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Ooops: Boston FD ladder truck accident

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  • Guest's Avatar
    Guest replied
    We Recently Bought our 5th Pierce. It was picked up From Blanchard Fire Apparatus on March 27th. We had gone out a week prior to look at it and add the "extras" and guess what truck was sitting right next to it? You got it, the (in)famous Boston ladder. In talking with one of the reps, he stated the ladder section would probably have to be replaced, but the body damage could be fixed. I check my shorts after driving an ambulance on Storrow Drive..No way in Hell would you get me in a stick of ANY kind on that road. I guess I/m just used to the nice open country roads here in the Berkshires..Even though we do have one railroad underpass that seems to be a magnet for tractor trailer trucks

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  • Guest's Avatar
    Guest replied
    Okay, if I might ask for clarification, you're talking to a "Firefighter-To-Be." Could I get a definition of primaries, please?

    ------------------
    "I hate it when someone says something is impossible, because then I have to go and find a way to do it."
    Whatever it is, I didn't do it, and I don't know anything about a fire. That's my story, and I'm sticking to it.
    Stay safe, boys and girls. It's for keeps out there.

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  • Guest's Avatar
    Guest replied
    smokeater - how many bridges span PRIMARIES and are less than 13' 6"?

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  • Guest's Avatar
    Guest replied
    I know that the operator probably had years on driving the old tower, but the pierce was a new beast to him. It takes alot of getting use to to drive a truck. I had my first experience driving a truck around a year ago. It was a scary experience, Cool but scary. Getting your turning radius down,the end of the stick or the basket hangover. It's a totally different animal than an engine. It was an accident though and thank god nobody was hurt. Keep it safe.

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  • Guest's Avatar
    Guest replied
    A lot of harping on the operator.
    Yes he, as well as the OIC, should have known the height restrictions, but he wasn't in his first due district or on his regular piece.
    The BFD had been told by the dealer that the tower unit would be able to go wherever any other stick could go. During the response when it hit the bridge they were following right behind another straight stick.
    Overall, it was a bunch of small things that piled up and made a big OUCH.

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  • Guest's Avatar
    Guest replied
    No, we can;t just go and rip down all of our so called "dino"s. This would be the equivalent of going to somewhere, say, Venice, and taking out all of their bridges. You would be stranding craploads of roads, and because Boston is packed in ***holes and elbows. So, the only place to put the road divergers ( or whatever they are called) would either be underground ( AKA Big Dig) or to levitate them some thirty or forty feet up.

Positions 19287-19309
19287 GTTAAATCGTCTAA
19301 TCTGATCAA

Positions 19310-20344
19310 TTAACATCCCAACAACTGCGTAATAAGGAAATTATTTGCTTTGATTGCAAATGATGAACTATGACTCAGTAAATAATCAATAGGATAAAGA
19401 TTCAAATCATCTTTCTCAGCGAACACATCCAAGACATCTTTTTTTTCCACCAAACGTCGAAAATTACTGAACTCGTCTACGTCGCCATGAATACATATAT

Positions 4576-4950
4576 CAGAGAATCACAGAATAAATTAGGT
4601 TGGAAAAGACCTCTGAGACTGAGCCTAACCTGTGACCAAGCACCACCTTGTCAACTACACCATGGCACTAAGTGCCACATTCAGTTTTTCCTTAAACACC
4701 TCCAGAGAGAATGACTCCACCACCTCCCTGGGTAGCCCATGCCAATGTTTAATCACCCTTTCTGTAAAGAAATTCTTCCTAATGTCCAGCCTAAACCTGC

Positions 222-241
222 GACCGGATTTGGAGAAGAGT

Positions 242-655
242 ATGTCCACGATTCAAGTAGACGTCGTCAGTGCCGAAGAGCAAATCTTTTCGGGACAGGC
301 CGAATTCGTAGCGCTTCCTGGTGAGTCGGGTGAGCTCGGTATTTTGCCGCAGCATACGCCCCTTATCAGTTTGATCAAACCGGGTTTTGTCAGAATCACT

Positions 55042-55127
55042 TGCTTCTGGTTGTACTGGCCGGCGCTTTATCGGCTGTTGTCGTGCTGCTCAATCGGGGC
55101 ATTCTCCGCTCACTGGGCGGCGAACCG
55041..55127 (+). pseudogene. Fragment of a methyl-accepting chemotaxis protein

I don't mean to rip one. This is not my intent. But, like so many things out there, don't get on your high horse and go babbling off about things such as "getting all over the city about changing things" before you consider how this could possibly be done. Also, as stated before, unless you have been to Boston or seen a ton of pictures and roadmaps, you cannot possibly understand the nuttiness of our grand city.
    Later brothers and sisters. This student needs to get to his homework. Peace.

    ------------------
    "I hate it when someone says something is impossible, because then I have to go and find a way to do it."
    Whatever it is, I didn't do it, and I don't know anything about a fire. That's my story, and I'm sticking to it.
    Stay safe, boys and girls. It's for keeps out there.

    Leave a comment:


  • Guest's Avatar
    Guest replied
    Resq14:

    Alright, so Boston has lots of mixed old & new construction. That's not the point.

    Is the bridge something significant, like a historic landmark? Is it something famous, like on the route of Paul Revere's Ride?

    Or is it something that the city planners have ignored for too long?

    My original point is the fault lies in more than one lap. Unless the low clearance is not posted, some fault lies with the driver, for not knowing his vehicle's height, and/or not noticing the posted clearance. On the other hand....

    If the city is doing any kind of PROPER development planning, they should be in the process of replacing such hazards. Here's an example:

    Let's say there are three main N/S roads through a section of town. Each is approximately 1 mile from the next. One of them has a "low clearance" bridge that prevents some apparatus to take that one. Conclusion: that road is no longer a "main N/S road". The city has a choice: Either FIX the bridge, or live with 2 roads. If the second choice, then the drivers of the rigs need to pretend like that road isn't a primary.

    Now, if the bridge is not on a primary, fine, it's a low priority, and route around it.

    BUT, what if there aren't 3 roads through that section, but only one? Then it should be a HIGH priority with the city to get the bridge replaced. And if it's not, then the BFD should be using it to educate the public - to put pressure on the city to get the bridge replaced.

    As I said, I don't know Boston. I don't know if that road is the "best" route, or the "only" route. I'm only suggesting that the good citizens of Boston look at how their tax dollars are being spent. Maybe they'd be better served raising bridges, instead of fixing "stuck" fire trucks.

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  • Guest's Avatar
    Guest replied
    Originally posted by RJE:
    [b]And if it is worth preserving - then there should be a NEW road that avoids it. /b]
    Build a new road? heh. alllllrighty

    I went to the NCAA hockey regionals last month in 'bean town.' I didn't see any available real estate for new road construction (hence the tunnels and expansion of underground transportation).

    Boston isn't a modern city with a small "old section." It's one huge "old section" that also has lots of modern buildings in it. It's a great place.

    [This message has been edited by Resq14 (edited 04-06-2001).]

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  • Guest's Avatar